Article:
There’s nothing like a fruit tree in the landscape to delight the eyes and nose with a show of springtime blossoms—and delight the taste buds with summer fruit. Selecting the right kind of landscape fruit tree to grow comes down to two main factors: the varieties of trees that grow well in your area, and your personal taste.
According to Ed Laivo, fruit tree specialist for Natural Hills Nursery (naturehills.com), some fruit tree varieties have proven to be dependable growers in the widest range of climates and are better than others when it comes to consistent, flavorful fruit production.
The five fruit trees here will produce bushels of delicious fruit, year after year.
If you think a Honeycrisp apple is great from the market, try biting into one picked from your own backyard tree! The thought of that tangy sweetness and solid crunch is probably enough to make your mouth water right now.
A Honeycrisp apple is one of the best-selling fruits in food stores, and a Honeycrisp apple tree is a wise investment in your family’s health, and a great addition to any property. A flurry of pink blossoms covers the tree in early spring. Then yellowish green apples cover the tree in late summer and ripen with a red blush in September. But the fruits don’t immediately drop when ripe, so you can take your time in picking them.
This variety needs full sun and well-drained soil for optimal growth. To maximize fruit production, plant another apple tree close by to aid in pollination (such as Gala, Granny Smith, Empire, McIntosh or Red Delicious). This semi-dwarf tree reaches 15 to 20 feet tall, but it can easily be held to any size with pruning to fit into virtually any yard. A Honeycrisp apple tree grows well in USDA Zones 4-9.
A Lapins cherry is one of the largest and juiciest of the sweet cherries, making a Lapins cherry tree a great choice for backyard growing. In addition, a Lapins tree provides multi-seasonal landscape interest. In April, the tree blooms brilliant white blossoms. The fruit that follows in July is sweet, large, and dark-red to purple with light red flesh. In the autumn, the Lapins cherry tree will delight yet again with beautiful autumn color as the green leaves turn orange, yellow and red.
Lapins self-fruitful and do not require a pollinator to set fruit in most regions. (A Lapins tree is the perfect selection as a pollinator for other cherry tree varieties.) The large cherries are one inch across, and the flexible skin resists splitting. The flavor is divine—often referred to a Bing-like—and is both juicy and sweet. The fruits are delicious right off the tree and wonderful for baking, juicing or drying.
The Lapins tree is a cross between a Van cherry and a Stella cherry and is cold hardy to -20° F. It is also well adapted to warmer coastal climates. Choose a location with full sun and soil that holds moisture without becoming soggy. The tree grows to 20 feet feet high but can be pruned to fit smaller spaces.
The Harken peach tree is best known for its superior quality of mid-season peaches. Harken bears a regular crop of top-rated freestone peaches suitable for fresh eating, canning, and baking. Each delightfully fuzzy, large peach has bright red and yellow-mottled skin. The flesh is yellow, very sweet, and resists browning. For optimal storage, pick the fruit just before it is table ripe.
The Harken peach tree is admired almost as much for its beauty and fragrant blossoms as it is for fruit. The delicate peach blossoms appear in late winter or early spring along the grey branches, even before leaves emerge. Harken peach is an extremely vigorous tree, attaining a mature size of about 18 feet with an equal spread. Noted for its fruit production in areas with lots of spring rain, the tree is adapted to USDA zones 5-9. Harken is self-fruitful, so you can start with just one tree.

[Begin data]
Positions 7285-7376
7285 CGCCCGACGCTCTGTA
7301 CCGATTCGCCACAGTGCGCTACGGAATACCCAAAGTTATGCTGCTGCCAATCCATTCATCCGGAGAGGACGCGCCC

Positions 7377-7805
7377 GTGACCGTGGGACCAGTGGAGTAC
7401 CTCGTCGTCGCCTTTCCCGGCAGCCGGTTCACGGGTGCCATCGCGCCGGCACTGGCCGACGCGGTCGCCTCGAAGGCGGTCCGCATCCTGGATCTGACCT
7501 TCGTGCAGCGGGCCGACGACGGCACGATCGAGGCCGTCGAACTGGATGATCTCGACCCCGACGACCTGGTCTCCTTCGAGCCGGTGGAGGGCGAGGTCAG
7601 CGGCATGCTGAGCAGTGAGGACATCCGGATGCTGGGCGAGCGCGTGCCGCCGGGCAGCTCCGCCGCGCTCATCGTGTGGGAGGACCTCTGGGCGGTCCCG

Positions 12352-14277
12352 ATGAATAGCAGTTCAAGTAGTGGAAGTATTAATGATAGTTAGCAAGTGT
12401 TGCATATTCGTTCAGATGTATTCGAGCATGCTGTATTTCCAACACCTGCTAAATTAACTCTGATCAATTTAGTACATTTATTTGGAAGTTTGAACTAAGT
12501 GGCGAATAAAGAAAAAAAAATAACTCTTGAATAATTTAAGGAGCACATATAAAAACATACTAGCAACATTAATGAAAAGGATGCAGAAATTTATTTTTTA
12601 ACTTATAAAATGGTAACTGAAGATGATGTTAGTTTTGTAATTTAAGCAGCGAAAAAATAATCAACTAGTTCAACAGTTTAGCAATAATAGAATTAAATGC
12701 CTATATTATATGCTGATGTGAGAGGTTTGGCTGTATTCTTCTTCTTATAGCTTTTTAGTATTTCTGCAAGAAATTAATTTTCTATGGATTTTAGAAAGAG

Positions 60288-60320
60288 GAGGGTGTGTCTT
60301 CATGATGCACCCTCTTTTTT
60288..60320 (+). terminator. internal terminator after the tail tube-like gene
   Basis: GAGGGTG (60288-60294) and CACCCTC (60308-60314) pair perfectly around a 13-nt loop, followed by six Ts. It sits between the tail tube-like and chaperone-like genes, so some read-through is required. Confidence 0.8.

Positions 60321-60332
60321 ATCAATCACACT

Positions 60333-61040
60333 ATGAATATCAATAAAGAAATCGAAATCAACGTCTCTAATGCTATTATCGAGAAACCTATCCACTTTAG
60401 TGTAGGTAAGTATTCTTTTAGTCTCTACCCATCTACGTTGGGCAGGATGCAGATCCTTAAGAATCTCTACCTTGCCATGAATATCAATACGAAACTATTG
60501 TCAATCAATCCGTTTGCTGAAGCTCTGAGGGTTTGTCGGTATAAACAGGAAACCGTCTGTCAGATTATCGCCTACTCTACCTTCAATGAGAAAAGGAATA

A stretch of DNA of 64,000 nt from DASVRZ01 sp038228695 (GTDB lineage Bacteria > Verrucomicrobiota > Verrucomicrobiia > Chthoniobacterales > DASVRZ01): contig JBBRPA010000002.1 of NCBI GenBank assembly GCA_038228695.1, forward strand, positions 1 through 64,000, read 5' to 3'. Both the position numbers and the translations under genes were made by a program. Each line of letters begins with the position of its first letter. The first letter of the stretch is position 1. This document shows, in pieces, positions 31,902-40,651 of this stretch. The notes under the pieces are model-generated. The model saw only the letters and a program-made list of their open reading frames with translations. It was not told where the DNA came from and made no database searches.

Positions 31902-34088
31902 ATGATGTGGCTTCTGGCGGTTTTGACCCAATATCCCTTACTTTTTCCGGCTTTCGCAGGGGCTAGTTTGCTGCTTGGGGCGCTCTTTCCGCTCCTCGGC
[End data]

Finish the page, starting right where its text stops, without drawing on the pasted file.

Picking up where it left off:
Harken Peach is an outstanding choice for a lovely fruit tree that produces exceptionally delicious peaches.
It’s not often you get a fruit that is praised by the likes of Alice Waters, Martha Stewart, and Oprah Winfrey as the most delicious pear in the world. Celebrity testimonials are just one reason the Warren Pear is sought after. Warren Pear is an outstanding semi-dwarf pear tree that brings a late summer harvest of sweet, juicy fruit even in areas where pears are traditionally difficult to grow.
Originally found in a neglected orchard in Mississippi, these hardy trees are resistant to fire-blight and other diseases that so often plague pears in warm winter areas. The medium sized, yellow fruit has a lively green tint and an occasional red blush. The pears are beautiful dangling amid the sturdy upright branches. This is one of the finest-flavored pears available for home growing. Warren Pear grows in USDA zones 5-10.
As one of the most widely planted plum varieties, the Santa Rosa has become the standard by which all others are judged. Plant one in the front yard where your friends and neighbors can share in the beauty of its blooms and the abundance of fruit. Lovely pink and white blossoms set the stage in springtime for the Santa Rosa’s delectable harvest in late July or August. The red-hued, purple skin of these plums conceals a layer of red blush, then sweet, yellow flesh surrounding the center pit.
The medium-large, slightly firm plums are perfect for canning, freezing, cooking, drying—or eating right off the tree. Santa Rosa’s flavor is sweet with a slight tangy edge.
Santa Rosa plum trees grow 15-25 feet high, but can be held to any size with pruning. It’s a relatively hardy tree and is particularly adapted to areas with hot summer temperatures. It’s self-fruitful, so there’s no need to plant another plum tree nearby. Santa Rosa is quite often the recommended pollinizer for many popular plum varieties.
For more information about the wide variety of fruit trees, shade trees and shrubs available for growing, visit NatureHills.com.